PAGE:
… and, not only by Berlin standards, a smooth childbirth (considering the shape) after a model pregnancy: A time span of a mere 22 months separated groundbreaking from completion of the CityCube – the capital’s brand new trade fair and congress venue. Its organism was jogged to life upon its inauguration on May 5th, 2014, after the very last missing module had been implanted into the building’s core. The symbolic heart was solemnly inserted by Berlin’s Governing Mayor, Klaus Wowereit in concert with Messe Berlin’s CEO, Dr. Christian Göke. „A cube is born“, the motto chosen for the opening ceremony, could not have been more befitting. The stylish venue is laid out to host events for up to 11,000 participants.
“The CityCube provides another boost for Berlin in its role as an expanding international venue for trade fairs and congresses“, Klaus Wowereit, the Governing Mayor of Berlin, declared . “This ultra-modern, new building has the capacity to hold large-scale events. Technically, the CityCube is state-of-the-art. I wish Messe Berlin good luck with this new building and the city every success as a trade fair venue.“
Alive and kicking
The CityCube Berlin has been erected adjacent to Berlin ExpoCenter City’s southern entrance close to Jafféstraße S-Bahn station. Two main floors, flexible walls, a wide variety of conference rooms and the neighbouring exhibition grounds should satisfy the needs of all types of congresses and fairs. The venue, which already reports substantial bookings for the years ahead, replaces the aging – and ailing – ICC (International Congress Centre).
Since ICC’s opening back in 1979, the impressive edifice, whose distinctive aluminium façade resembles a giant space ship, is rightly considered one of West Berlin’s major landmarks. Soaring operating expenses justified it being closed this spring – regardless of the prevailing nostalgia the enormous structure is shrouded in. As estimated rehabilitation measures would devour hundreds of millions of euros, the ICC’s final fate remains a mystery for the public. Private investors do not seem to be in sight (yet).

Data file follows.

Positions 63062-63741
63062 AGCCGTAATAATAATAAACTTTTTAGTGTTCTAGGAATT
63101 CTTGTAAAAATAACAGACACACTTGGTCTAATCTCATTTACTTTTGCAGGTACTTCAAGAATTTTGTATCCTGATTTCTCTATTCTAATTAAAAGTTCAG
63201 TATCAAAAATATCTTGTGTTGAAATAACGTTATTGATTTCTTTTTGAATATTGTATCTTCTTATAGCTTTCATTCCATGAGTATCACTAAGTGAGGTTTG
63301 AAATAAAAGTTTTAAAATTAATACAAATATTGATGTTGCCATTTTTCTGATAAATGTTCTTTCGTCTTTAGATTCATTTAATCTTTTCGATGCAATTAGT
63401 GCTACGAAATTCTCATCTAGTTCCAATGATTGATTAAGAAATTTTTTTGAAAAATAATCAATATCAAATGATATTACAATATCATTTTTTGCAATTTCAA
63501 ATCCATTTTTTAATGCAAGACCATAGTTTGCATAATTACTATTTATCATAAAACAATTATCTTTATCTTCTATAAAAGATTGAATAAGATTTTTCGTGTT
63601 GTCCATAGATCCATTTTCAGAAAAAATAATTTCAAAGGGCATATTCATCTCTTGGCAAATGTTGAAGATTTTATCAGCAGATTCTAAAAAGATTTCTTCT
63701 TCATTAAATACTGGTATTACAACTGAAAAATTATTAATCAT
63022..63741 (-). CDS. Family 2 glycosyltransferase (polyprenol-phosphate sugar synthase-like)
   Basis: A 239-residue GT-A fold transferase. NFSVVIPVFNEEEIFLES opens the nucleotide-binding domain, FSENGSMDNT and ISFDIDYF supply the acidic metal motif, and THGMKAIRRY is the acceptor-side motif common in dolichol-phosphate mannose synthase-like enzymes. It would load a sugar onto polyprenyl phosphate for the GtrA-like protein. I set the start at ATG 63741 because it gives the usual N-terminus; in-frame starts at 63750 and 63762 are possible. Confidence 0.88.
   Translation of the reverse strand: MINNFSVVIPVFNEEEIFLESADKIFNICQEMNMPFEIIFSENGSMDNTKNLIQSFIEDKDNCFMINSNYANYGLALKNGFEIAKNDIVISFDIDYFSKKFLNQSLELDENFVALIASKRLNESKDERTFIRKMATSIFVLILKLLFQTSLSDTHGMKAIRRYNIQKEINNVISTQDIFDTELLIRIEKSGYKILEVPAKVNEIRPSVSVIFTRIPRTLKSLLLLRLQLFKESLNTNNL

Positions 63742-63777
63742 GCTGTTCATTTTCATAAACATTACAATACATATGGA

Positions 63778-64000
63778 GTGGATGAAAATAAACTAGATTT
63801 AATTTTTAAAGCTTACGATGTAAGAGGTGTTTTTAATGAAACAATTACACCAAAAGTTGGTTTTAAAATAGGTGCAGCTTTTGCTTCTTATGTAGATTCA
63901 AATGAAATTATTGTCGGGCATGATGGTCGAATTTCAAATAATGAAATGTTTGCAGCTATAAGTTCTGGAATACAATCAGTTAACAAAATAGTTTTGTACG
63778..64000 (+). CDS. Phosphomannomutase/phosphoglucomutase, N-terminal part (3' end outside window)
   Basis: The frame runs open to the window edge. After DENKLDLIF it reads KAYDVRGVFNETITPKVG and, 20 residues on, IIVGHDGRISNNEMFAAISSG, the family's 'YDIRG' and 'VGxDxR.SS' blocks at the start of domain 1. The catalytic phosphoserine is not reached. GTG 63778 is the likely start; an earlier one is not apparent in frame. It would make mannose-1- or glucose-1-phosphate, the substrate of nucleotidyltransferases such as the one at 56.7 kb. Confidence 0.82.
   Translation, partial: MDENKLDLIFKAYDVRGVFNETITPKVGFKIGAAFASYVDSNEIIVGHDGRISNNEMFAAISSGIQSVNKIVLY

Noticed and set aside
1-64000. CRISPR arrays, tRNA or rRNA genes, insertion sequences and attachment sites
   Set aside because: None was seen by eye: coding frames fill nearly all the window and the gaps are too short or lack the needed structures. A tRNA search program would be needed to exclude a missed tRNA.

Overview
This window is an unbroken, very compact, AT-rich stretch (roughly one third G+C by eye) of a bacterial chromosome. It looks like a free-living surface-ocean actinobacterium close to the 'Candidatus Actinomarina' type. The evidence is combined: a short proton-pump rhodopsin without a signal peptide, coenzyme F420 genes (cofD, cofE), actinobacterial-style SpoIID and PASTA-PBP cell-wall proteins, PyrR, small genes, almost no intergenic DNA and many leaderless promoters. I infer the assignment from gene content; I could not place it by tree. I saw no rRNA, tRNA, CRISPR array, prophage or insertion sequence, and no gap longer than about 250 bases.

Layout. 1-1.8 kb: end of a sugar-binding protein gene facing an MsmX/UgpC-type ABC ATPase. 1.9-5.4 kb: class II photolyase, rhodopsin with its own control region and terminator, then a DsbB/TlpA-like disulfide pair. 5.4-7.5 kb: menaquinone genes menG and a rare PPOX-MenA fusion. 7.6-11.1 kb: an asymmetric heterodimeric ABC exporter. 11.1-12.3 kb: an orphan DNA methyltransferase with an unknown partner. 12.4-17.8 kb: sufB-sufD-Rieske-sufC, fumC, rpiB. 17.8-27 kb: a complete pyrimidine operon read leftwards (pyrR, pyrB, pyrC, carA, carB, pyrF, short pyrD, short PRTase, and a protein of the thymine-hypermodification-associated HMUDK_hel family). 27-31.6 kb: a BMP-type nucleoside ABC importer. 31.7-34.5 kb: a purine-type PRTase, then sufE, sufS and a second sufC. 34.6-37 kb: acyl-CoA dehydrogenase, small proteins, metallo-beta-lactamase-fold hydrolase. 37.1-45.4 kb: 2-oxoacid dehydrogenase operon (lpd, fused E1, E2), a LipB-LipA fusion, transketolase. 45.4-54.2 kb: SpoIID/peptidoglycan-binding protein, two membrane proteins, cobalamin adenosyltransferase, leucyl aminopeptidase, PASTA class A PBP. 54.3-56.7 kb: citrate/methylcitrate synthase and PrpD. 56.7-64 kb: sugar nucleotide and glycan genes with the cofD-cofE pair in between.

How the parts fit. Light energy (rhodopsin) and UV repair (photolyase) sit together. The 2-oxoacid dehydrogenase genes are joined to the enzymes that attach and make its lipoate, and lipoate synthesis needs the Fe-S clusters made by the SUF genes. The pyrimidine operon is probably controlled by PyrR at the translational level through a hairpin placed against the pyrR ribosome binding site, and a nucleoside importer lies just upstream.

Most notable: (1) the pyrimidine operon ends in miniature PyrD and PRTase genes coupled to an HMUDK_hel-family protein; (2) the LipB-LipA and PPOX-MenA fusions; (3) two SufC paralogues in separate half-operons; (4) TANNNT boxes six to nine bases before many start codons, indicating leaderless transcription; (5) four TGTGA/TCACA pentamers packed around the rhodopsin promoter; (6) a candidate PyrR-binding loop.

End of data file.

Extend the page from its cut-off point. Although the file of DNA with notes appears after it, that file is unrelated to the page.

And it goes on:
Dr. Christian Göke, Chief Executive Officer of Messe Berlin GmbH: “We have succeeded in moving every event from the ICC Berlin to the CityCube Berlin without losing a single customer.“
Photo credit: Messe Berlin
German capital still sans new airport
No sarcastic references, please, to the continuing building phase of a capital airport originally planned to be opened mid 2012 and which has seemingly been mysteriously jinxed with the wicked spell of a never-ending loop of shortcomings and claims. Luckily, passengers arriving to the city are sustainably in love with good old tiny Tegel airport just a short taxi ride away from the city centre. They would much rather keep it forever (together with its cute little conveyor belt) – had it not been alarmingly stretching in the seams for a long while.
Albeit: The world has issued Berlin a Straight-A certificate not far from a jester’s licence. No way would visitors flocking in from all latitudes of the globe be deterred from attesting the German capital top grades in all conceivable disciplines. Posh five-star hotel premises or basic pensions, elegant shopping malls as opposed to shabby street markets, food outlets from snack to gourmet at bespoke prices, elegant plazas next to run-down courtyards that miraculously escaped the rampant restoration hype after Germany’s reunification two and a half decades ago:
Berlin has it all and it has it now for everyone to serve themselves from a rich and diverse urban platter.
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